About Down Syndrome

People with Down syndrome are human beings with recognizable physical traits and limited intellectual endowment due to the presence of an extra chromosome 21.

Click here to read the Creed of Babies with Down Syndrome.

One in 1,000 babies is born with Down syndrome. Approximately 4,000 children are born with Down syndrome each year. Over 250,000 families in the United States are affected by this chromosome disorder.

Children with Down syndrome are usually smaller and their physical and mental development is usually slower. Their mental capacity ranges from no mental retardation to severely mentally retarded. Most children fall in the mild to moderate range of retardation. (The term "retardation" simply means slower, although it typically has such a negative conotation.) A caring and enriching home environment, early intervention, and integrated education efforts are shown to have a dramatic positive effect on a child with Down syndromes development.

There are many theories on what causes Down syndrome. However, none of these theories have been proven. They include: hormonal abnormalities, X-rays, viral infections, immunology problems, or genetic predisposition, which may be the cause of the improper cell division resulting in Down syndrome. The physical features observed in children with Down syndrome usually do not cause any disability in the child.

60-80% of children with Down syndrome have hearing deficits 40-45% have congenital heart disease Intestinal abnormalities and eye problems occur at a higher frequency in children with Down syndrome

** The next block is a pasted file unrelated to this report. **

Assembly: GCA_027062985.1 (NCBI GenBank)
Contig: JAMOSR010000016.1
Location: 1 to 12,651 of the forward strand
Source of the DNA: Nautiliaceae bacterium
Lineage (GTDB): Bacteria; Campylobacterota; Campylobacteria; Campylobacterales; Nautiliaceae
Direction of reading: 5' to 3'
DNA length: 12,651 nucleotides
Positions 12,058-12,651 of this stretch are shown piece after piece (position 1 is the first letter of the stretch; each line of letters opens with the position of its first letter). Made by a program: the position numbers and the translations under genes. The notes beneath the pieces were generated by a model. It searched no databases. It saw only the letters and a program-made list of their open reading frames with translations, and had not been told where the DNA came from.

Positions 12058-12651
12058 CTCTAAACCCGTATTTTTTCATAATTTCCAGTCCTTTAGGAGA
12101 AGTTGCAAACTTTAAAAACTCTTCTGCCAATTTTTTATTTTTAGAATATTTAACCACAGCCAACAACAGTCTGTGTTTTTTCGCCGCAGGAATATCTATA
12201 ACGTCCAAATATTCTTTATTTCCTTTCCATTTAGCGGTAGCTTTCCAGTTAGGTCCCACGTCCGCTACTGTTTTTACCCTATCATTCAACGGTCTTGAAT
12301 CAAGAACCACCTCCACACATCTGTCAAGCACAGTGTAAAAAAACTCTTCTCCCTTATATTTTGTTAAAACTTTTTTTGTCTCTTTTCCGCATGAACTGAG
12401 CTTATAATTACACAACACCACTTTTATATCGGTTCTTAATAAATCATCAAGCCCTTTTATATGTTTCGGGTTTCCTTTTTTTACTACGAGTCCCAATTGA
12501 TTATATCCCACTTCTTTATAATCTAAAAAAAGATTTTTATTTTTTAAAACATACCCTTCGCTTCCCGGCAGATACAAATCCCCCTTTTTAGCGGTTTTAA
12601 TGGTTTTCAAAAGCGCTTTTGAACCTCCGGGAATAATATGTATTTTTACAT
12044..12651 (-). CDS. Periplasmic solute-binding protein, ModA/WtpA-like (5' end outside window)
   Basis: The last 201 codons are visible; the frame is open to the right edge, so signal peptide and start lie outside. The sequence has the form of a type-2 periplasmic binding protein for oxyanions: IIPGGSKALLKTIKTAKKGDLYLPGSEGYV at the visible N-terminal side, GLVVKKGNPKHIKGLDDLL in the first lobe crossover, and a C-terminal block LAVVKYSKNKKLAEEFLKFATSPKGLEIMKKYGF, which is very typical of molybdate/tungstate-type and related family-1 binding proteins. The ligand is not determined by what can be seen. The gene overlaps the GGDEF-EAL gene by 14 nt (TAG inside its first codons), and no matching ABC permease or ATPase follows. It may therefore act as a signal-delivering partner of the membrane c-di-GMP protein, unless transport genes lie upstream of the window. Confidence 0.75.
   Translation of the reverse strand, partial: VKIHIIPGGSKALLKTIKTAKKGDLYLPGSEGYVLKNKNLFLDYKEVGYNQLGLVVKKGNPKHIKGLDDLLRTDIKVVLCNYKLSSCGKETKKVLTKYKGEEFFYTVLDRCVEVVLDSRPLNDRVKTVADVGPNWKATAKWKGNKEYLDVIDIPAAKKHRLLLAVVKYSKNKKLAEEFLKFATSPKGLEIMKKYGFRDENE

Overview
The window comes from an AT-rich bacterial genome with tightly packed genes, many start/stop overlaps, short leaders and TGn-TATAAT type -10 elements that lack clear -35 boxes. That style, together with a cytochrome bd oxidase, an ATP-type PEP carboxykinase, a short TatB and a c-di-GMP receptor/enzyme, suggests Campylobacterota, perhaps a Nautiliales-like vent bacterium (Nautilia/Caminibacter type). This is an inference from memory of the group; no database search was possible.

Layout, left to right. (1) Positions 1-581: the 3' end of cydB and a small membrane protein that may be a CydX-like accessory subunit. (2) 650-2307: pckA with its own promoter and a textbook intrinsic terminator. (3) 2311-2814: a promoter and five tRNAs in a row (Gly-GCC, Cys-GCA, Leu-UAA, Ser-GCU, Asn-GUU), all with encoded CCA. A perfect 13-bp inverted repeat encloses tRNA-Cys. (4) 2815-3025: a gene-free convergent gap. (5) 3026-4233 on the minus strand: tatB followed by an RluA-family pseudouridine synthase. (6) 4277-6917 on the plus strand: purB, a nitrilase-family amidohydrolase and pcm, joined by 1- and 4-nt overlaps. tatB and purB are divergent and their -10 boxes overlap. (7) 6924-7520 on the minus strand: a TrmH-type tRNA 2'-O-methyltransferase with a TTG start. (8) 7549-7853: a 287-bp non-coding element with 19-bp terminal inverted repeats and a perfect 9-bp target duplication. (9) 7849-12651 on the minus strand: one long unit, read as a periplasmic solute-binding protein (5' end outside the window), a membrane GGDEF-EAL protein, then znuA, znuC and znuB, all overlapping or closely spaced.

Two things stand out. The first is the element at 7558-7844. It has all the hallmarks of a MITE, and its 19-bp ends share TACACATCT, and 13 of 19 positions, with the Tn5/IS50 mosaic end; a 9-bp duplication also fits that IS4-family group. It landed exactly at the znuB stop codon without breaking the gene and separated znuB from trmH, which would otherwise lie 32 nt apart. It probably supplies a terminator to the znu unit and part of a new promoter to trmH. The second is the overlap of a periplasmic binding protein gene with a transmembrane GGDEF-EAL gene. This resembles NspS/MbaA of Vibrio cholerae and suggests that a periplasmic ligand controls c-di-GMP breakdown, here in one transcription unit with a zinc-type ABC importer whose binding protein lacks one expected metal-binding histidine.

Nutritional concerns are a factor for those with Down syndrome Thyroid dysfunction is more common in children with Down syndrome A higher frequency of skeletal problems has been discovered in individuals with Down syndrome.

Advances in molecular biology make it possible to examine the genetic basis for Down syndrome. Once we identify the genes on chromosome 21 and how they interfere with normal development, we might be able to counteract their effects.

Early intervention programs, pre-school nurseries and integrated special education programs have been proven effective in the development of those with Down syndrome. Children with Down syndrome can benefit from an expanding environment. School can teach a child with Down syndrome the necessary academic, physical and social skills to lead a productive life within the community, instead of excluded from it. Prevocational training is also important, so that those with Down syndrome can learn important job training which will lead to meaningful employment.










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